Hardly had my parents’ car rounded the corner at the end of the road than I ditched German and scuttled off down the Classics corridor.
That was a quote from JK Rowling’s commencement speech at Harvard in 2008. I saw it online not long after that and I have to say that it’s one of the best and most moving speeches I’ve ever heard.
The speech is great for a lot of reasons but the most interesting aspect of it to me was her description of how stories had transformed her life…long before the first Harry Potter book was ever written…
Libraries And Cafes
Rowling had a lot of struggles during her years in college due to the conflict between what was expected of her and what she was compelled to do.
Her parents wanted her to pursue a standard university experience that would eventually lead to a lucrative corporate ladder type career and steady paycheck. They had lived their whole lives in poverty and wanted a secure future for their daughter.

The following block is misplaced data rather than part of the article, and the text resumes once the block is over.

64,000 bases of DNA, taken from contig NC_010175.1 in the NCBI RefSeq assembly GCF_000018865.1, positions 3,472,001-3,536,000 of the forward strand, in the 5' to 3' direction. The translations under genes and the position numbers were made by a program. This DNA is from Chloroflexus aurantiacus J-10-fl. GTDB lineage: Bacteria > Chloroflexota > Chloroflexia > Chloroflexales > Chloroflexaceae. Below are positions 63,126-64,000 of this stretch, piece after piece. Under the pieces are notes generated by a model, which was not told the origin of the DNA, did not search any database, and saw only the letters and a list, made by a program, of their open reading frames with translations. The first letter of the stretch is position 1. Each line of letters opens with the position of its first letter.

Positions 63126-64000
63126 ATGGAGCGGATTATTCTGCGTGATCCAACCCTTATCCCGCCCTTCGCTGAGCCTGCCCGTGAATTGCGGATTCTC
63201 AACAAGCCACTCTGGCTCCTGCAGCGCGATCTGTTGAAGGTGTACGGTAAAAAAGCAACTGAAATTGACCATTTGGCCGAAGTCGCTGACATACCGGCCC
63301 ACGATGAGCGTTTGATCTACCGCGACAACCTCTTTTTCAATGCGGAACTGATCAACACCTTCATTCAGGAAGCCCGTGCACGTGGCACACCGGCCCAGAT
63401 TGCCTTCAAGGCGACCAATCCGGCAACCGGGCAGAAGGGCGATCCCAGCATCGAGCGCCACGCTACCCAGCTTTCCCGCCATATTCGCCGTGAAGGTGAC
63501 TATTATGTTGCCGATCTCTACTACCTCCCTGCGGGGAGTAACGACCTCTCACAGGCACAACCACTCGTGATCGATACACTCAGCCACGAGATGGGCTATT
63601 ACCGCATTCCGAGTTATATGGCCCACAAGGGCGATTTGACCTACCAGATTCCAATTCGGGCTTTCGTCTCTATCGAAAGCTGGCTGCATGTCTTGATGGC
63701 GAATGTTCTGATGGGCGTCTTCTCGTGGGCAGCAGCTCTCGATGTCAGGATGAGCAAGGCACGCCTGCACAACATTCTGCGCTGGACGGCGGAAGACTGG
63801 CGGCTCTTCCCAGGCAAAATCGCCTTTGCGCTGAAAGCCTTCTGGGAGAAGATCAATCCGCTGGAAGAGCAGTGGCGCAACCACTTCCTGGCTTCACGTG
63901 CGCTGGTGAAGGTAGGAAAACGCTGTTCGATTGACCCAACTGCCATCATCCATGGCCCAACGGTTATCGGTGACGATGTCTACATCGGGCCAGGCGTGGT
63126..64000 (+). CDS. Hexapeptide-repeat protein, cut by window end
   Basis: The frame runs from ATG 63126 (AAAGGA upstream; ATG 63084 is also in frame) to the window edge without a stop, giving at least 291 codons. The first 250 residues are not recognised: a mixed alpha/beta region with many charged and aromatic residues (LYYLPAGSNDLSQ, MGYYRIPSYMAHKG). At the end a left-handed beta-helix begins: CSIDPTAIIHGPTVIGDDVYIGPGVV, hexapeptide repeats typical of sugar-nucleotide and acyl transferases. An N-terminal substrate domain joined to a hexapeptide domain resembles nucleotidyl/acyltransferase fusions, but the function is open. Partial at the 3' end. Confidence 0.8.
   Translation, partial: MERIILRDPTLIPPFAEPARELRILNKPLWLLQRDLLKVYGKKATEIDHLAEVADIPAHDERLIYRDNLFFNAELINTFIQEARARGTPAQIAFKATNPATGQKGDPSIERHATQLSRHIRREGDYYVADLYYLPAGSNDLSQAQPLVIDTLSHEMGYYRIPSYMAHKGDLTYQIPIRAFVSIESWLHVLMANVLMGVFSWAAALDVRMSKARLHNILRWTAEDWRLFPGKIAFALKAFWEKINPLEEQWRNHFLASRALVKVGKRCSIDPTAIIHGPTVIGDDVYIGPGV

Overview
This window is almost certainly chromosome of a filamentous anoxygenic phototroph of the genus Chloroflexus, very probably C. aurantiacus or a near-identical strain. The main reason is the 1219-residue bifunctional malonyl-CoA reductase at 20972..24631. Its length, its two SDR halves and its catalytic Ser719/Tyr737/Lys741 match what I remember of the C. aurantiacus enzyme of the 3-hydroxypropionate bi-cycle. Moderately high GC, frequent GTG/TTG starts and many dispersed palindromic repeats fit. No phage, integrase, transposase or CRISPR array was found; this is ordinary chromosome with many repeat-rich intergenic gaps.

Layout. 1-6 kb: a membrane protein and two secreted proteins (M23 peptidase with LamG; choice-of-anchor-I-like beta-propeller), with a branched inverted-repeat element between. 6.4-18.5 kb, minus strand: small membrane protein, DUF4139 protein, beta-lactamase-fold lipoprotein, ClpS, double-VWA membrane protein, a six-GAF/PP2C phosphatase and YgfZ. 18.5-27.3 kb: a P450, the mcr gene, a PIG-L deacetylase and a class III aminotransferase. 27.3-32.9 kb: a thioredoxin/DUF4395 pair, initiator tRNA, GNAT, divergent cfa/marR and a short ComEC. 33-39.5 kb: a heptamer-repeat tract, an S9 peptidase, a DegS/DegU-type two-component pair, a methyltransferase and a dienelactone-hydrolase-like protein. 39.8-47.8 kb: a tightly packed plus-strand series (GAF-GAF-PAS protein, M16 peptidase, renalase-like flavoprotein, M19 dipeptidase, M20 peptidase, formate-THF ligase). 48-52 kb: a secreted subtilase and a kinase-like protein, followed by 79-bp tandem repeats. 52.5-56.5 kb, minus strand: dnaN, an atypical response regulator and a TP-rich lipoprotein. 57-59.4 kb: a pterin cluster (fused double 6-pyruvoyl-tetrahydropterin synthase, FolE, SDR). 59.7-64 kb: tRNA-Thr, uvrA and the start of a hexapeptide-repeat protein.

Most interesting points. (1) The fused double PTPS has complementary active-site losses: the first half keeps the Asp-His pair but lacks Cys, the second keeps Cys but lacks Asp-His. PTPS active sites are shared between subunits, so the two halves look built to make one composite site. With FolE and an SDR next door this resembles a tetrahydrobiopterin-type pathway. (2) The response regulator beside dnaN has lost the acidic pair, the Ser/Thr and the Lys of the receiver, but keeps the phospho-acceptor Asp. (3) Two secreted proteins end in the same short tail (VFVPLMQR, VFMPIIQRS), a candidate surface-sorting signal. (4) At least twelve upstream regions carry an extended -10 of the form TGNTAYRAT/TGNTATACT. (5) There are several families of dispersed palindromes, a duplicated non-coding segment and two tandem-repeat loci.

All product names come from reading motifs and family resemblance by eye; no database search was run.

But despite the pressure to lock herself into the path that was a sure thing she was continually drawn to the much less tangible world of stories. She ended up spending her college years sitting long hours in libraries reading Greek mythology and in cafes penning her own tales.
What Rowling intuitively knew was that in the pages of certain books were stories that could change everything…
One of the many things I learned at the end of that Classics corridor down which I ventured at the age of 18, in search of something I could not then define, was this, written by the Greek author Plutarch:
“What we achieve inwardly will change outer reality.”
Awesome and so true. You can see the legacy of this revelation in the way she has written the Harry Potter books. Deeply woven into each of those novels are stories that seek to affect positive changes in the reader.
If you think about the underlying themes in the Harry Potter series you can see that there is something more there than the average storytelling techniques.
Rowling strove not just to write an account of interesting fictional adventures but to also to transform the reader in a way that will help them like she was helped when taking shelter in the world of Classics.
And who knows, over time those kind of real world transformations might eventually earn her works a spot on the Classics shelves in libraries of the future. Pretty cool to think about :).